Las Vegas’ Moulin Rouge Property Sold, Hope Remains to Honor History

Posted on: December 9, 2020, 04:53h. 

Last updated on: December 9, 2020, 01:54h.

Las Vegas’ long-vacant Moulin Rouge gaming property may soon be the site of a revived gambling venue. Before its demise, it was once the sole desegregated, upscale casino in Southern Nevada.

A new casino is planned for the site
Showgirls at the Moulin Rouge in 1955. Clockwise from lower left: Barbara McCory, Jane Craddock, Norma Talbert, Lorraine Riley, Anna Bailey, Dee Dee Jasmin, and (center) Norma Washington. The long-vacant casino property was sold recently. (Image: UNLV)

Last month, a local judge approved the sale of the historic property. The new owner is RAH Capital. That entity is a new firm based in Nevada.

RAH paid $3.1 million for the 11.3-acre site, according to the Las Vegas Review-Journal. New owners plan to place a casino on the vacant lot. RAH is associated with an Australian-headquartered financial firm, BBC Capital. Last month, Clark County District Court Judge Elizabeth Gonzalez approved the sale of the property to BBC Capital.

Under the agreement, RAH Capital has to take over $2 million in liens. The firm gets an active, non-restricted gaming license from the state of Nevada.

The property takes its name from the original Moulin Rouge cabaret, which is still found in Paris. Launched in the 19th Century, it is best known as the birthplace of the modern can-can dance.

First Racially Integrated Casino

Inspired by the Paris cabaret, Las Vegas’ Moulin Rouge opened in 1955. It was the first upscale, integrated casino, where guests and performers of any race were welcome.

For the first time, African Americans could enjoy entertainment in a space of elegance denied to them previously,” Claytee White, director of the Oral History Research Center at UNLV and an expert on Las Vegas’ Black history, told

The late-night performances attracted entertainers and high rollers alike, including Nat King Cole, Duke Ellington, and Frank Sinatra.

The Moulin Rouge featured the first line of Black dancers, many Black entertainers, and “an audience peppered with Hollywood royalty,” White recalled. These racially diverse performers led to national attention. Its dancers were depicted on the June 20, 1955 cover of Life magazine.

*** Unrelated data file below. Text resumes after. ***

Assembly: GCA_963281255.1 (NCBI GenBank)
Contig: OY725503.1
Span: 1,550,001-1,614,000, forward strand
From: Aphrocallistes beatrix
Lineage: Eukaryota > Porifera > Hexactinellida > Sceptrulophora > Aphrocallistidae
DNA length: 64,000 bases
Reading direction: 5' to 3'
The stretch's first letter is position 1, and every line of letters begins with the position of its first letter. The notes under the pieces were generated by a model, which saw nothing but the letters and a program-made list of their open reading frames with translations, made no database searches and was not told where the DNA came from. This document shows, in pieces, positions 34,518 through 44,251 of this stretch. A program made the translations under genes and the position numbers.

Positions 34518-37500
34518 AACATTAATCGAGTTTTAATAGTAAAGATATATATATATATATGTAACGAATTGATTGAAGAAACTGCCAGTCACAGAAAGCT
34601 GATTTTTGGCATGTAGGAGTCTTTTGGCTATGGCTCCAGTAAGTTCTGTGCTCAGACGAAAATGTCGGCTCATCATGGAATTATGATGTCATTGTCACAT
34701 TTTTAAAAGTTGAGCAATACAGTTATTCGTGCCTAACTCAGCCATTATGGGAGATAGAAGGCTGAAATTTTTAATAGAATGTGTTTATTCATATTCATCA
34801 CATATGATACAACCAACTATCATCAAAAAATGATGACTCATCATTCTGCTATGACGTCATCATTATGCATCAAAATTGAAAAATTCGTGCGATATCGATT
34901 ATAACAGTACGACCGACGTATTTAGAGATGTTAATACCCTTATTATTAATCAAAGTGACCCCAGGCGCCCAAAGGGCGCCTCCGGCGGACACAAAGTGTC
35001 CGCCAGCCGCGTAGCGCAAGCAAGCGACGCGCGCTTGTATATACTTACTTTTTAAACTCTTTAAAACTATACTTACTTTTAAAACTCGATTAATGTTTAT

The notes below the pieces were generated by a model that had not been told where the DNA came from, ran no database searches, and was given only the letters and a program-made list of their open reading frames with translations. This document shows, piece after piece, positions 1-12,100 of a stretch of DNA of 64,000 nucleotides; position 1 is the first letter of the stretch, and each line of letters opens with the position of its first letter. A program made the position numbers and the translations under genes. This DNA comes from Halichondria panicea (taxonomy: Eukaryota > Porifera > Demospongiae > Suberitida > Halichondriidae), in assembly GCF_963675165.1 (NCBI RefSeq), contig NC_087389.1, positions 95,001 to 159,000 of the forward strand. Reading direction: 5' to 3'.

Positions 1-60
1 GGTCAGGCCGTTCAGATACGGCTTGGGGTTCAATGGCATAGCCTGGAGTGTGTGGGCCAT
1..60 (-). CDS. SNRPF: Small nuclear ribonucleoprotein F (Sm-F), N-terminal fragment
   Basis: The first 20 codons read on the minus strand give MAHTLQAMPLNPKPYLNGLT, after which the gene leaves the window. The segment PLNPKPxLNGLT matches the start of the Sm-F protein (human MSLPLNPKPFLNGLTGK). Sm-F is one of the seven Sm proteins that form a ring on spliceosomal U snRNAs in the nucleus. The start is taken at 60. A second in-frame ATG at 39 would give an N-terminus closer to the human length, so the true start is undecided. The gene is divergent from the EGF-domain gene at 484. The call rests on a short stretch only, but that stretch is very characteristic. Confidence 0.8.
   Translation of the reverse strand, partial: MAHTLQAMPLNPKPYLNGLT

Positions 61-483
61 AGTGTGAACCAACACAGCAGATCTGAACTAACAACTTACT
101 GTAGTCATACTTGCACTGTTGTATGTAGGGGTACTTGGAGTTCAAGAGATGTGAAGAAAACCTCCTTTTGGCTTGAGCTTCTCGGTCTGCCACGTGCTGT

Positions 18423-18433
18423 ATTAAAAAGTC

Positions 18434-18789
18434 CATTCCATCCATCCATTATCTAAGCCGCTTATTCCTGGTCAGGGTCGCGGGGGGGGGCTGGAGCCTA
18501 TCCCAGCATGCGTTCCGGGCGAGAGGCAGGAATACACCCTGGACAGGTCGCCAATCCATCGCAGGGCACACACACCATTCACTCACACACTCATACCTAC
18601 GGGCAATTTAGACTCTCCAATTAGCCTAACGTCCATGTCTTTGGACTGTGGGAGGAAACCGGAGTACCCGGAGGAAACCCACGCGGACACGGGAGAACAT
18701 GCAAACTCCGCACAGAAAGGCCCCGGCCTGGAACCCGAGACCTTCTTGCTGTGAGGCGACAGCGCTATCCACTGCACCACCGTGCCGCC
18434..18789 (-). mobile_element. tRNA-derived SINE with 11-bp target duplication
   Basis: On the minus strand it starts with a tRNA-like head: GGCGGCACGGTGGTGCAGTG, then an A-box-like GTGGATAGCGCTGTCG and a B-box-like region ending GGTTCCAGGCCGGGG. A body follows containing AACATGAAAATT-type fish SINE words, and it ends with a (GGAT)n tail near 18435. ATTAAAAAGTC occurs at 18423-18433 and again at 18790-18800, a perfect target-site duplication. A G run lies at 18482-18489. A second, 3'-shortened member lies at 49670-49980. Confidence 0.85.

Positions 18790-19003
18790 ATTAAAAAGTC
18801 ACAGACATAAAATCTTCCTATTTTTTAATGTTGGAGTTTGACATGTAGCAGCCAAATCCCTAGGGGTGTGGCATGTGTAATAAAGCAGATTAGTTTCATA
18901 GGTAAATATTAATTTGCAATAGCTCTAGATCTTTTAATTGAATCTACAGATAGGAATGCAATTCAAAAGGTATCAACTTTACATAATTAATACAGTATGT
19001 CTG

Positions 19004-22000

During the post-World War II period of segregation, the Moulin Rouge also provided housing for Black entertainers who found little options other than living in Westside boarding houses.

Nat King Cole, Pearl Bailey, Sammy Davis, Jr., and other stars were not allowed to stay at hotel-casinos on The Strip where they performed to adoring white audiences,” White said. “These entertainers entered through the kitchens of the Sands, Desert Inn, Stardust, and Flamingo, just like Blacks who worked in housekeeping.”

Back then, Las Vegas “was two separate spaces, separate worlds. Separate and unequal,” White added.

Tough Financial Times

Initial funding for the Moulin Rouge came from such investors as legendary boxer Joe Louis. But tough finances forced the Moulin Rouge to close after less than a half year of operation.

Some of the other casinos, such as the Dunes and Royal Nevada, were struggling then, too, but got assistance to make it through.

“None of the other hotels came to the aid of the Moulin Rouge, thus the heyday ended,” White said. The Moulin Rouge was shuttered by the local sheriff’s office for non-payment of contractors.

Eventually, the Moulin Rouge re-opened. But the venue fell short of his cultural heyday seen in 1955.

Site of Historic Civil Rights Meeting

The property was also significant in the civil rights history of Las Vegas. On March 26, 1960, it hosted a meeting “that hammered out an agreement to integrate public accommodations on the Las Vegas Strip and downtown,” White said.

She noted that the initial agreement failed to resolve many issues. In 1971, a legal consent decree was brokered to open jobs to Blacks in the front of the house.

Later, the Moulin Rouge got listed on the National Register of Historic Places. But multiple fires left the abandoned site in a state of disrepair.

In recent years, several leaders and activists in Las Vegas’ Black community urged that something be placed on the site. Many were hoping for local owners.  Many also wanted to find a way that the precious history of the Moulin Rouge and West Las Vegas could be presented to the public.

“I think it is good that the property will be reinvented,” White concluded when asked this week about the sale of the Moulin Rouge parcel. “But unfortunately, the history of the location will probably not be honored.”